I want to build an Ultra-Light Teardrop.

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I want to build an Ultra-Light Teardrop.

Postby Gerdo » Tue Aug 29, 2006 11:39 am

I'm starting to think about building a second TD. This time I'm thinking of an ultra-light. Who has built one? Who has pictures/designs? What does it weigh? What would you change?
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Postby Steve Frederick » Tue Aug 29, 2006 11:46 am

Is #740 light enough?

Peg's is a 4-by-8, sandwich construction, light frame, torsion axle..
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Postby mikeschn » Tue Aug 29, 2006 12:22 pm

I take it you've already checked out the Ultralight Design thread from top to bottom?

http://tnttt.com/viewto ... ultralight


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Postby Gerdo » Tue Aug 29, 2006 1:15 pm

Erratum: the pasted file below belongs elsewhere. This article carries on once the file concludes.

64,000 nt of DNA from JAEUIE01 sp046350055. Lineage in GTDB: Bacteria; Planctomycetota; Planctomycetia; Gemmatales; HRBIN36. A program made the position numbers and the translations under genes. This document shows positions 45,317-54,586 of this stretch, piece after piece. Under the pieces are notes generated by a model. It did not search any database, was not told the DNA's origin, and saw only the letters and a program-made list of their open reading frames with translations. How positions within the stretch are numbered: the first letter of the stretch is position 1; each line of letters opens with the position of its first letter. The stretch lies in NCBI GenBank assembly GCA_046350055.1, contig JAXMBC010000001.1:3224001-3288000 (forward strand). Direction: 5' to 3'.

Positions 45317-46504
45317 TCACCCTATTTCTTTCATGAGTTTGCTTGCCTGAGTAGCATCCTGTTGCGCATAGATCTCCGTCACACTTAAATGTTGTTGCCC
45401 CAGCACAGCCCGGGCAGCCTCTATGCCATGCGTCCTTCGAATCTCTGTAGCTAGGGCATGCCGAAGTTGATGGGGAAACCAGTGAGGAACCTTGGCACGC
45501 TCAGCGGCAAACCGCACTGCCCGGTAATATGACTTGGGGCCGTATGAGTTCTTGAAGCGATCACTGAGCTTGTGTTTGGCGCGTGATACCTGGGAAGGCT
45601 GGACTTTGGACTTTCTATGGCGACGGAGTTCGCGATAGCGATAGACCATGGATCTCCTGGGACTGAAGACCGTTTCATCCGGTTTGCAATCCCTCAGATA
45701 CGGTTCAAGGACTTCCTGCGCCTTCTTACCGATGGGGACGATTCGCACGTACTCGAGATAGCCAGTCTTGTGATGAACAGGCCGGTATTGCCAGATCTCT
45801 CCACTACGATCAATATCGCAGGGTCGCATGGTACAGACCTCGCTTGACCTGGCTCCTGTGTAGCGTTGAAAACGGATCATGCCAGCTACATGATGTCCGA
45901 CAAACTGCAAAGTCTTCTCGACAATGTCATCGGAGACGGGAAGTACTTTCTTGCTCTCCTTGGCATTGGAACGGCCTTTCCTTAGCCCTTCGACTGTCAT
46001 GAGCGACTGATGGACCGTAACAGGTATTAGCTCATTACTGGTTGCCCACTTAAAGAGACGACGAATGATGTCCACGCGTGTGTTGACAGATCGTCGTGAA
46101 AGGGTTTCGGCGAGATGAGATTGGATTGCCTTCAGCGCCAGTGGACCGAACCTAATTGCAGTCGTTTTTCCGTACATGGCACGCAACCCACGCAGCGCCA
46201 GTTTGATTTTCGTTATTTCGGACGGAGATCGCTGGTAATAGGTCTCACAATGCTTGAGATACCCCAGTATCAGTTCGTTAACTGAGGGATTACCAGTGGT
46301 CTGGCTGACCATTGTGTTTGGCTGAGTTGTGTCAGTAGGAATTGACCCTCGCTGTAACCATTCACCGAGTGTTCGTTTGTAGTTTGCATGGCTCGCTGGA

Mike
I searched for an article like this but could not find it. Still reading. Thanks.
Chris
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Postby rmcelroy » Tue Aug 29, 2006 1:49 pm

I was dissapointed-I took mine to get it weighed and it came in at 560 lbs. I had hoped for about 400 to 450. But it still pulls pretty well.

It will be awhile but I may consider a second effort in the future.

Left out things like

12v battery pack
3/4" plywood galley cabinets
Propane tanks
Excessive frame work

Included

Aluminum frame
1/4" luan interior cabinet work

I will be trading my full torsen axle for a pair of shorties-which should get me down about 45-50 lbs.

I didn't have the cofidence to go really radical with hollow core door floor and cabin frame with 1/8" luan skin w/o aluminum, or all wood frame construction. There are some really creative folks here.

Mc